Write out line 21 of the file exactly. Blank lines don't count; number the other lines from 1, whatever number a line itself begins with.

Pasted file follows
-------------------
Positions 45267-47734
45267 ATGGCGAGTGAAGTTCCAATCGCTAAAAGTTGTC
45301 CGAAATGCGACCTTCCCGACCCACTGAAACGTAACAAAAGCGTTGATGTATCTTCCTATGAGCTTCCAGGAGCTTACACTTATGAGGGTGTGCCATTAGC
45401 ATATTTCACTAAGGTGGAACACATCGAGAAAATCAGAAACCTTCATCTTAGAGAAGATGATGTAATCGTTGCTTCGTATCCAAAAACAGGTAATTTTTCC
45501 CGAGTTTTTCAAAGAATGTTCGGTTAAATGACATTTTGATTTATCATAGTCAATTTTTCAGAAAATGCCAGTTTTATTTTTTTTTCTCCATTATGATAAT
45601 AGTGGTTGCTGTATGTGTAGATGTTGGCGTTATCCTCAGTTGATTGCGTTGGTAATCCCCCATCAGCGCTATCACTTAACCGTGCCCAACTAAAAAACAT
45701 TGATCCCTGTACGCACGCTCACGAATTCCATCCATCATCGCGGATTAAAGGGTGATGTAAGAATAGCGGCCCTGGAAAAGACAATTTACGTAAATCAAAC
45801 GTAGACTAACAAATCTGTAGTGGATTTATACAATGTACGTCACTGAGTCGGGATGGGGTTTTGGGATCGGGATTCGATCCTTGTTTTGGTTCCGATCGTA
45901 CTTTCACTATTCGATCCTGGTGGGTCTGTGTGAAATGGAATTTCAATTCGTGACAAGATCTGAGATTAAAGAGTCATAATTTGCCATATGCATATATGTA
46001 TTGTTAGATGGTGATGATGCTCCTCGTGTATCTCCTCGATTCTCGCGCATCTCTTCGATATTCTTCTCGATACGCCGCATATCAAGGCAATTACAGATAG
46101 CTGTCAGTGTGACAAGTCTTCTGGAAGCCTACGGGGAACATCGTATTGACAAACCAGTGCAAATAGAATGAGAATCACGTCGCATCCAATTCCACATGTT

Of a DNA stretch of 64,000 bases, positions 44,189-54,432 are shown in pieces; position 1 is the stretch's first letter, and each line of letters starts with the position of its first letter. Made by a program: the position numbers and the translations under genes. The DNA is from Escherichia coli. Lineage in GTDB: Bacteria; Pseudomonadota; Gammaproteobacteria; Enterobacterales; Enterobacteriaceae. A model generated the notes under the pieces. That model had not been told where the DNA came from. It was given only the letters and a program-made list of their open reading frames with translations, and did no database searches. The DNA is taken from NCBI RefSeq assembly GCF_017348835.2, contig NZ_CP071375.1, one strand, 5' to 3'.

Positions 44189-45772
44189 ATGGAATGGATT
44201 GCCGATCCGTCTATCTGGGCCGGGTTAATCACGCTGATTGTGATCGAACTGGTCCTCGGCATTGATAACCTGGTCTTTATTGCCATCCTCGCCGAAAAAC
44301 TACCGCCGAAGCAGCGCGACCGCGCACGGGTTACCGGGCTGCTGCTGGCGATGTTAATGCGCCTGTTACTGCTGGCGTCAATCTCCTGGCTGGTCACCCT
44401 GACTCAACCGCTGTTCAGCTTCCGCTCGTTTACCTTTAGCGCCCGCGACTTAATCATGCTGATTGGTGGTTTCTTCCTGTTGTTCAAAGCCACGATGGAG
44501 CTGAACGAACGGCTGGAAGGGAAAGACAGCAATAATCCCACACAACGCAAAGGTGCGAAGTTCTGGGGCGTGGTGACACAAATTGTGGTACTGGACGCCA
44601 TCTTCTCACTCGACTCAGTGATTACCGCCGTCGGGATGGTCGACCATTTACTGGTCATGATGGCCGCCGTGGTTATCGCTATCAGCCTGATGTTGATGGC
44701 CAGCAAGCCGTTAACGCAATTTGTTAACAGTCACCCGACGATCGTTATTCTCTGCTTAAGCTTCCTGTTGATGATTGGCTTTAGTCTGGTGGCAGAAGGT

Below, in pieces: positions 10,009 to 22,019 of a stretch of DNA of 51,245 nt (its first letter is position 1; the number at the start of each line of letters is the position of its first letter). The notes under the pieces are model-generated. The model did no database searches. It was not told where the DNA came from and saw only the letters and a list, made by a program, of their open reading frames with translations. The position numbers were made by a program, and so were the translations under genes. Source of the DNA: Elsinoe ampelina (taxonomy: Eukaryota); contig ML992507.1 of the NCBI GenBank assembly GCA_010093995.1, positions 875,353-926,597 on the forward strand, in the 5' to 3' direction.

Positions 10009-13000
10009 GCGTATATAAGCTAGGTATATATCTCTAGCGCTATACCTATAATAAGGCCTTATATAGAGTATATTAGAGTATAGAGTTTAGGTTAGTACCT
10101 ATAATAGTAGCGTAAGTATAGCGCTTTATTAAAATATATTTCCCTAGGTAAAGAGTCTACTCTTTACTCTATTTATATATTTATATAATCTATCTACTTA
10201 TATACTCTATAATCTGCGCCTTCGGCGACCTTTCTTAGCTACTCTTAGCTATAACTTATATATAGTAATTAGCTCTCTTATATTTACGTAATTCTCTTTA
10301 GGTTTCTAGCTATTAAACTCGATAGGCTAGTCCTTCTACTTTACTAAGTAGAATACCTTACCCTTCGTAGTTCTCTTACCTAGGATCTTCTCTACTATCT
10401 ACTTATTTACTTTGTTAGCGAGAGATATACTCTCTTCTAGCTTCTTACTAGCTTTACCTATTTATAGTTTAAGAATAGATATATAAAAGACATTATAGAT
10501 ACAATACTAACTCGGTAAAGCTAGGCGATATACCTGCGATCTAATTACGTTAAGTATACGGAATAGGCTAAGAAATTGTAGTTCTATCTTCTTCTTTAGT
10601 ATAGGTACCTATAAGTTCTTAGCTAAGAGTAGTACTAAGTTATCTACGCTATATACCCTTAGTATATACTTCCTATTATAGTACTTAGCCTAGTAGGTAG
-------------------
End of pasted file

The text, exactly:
Below, in pieces: positions 10,009 to 22,019 of a stretch of DNA of 51,245 nt (its first letter is position 1; the number at the start of each line of letters is the position of its first letter). The notes under the pieces are model-generated. The model did no database searches. It was not told where the DNA came from and saw only the letters and a list, made by a program, of their open reading frames with translations. The position numbers were made by a program, and so were the translations under genes. Source of the DNA: Elsinoe ampelina (taxonomy: Eukaryota); contig ML992507.1 of the NCBI GenBank assembly GCA_010093995.1, positions 875,353-926,597 on the forward strand, in the 5' to 3' direction.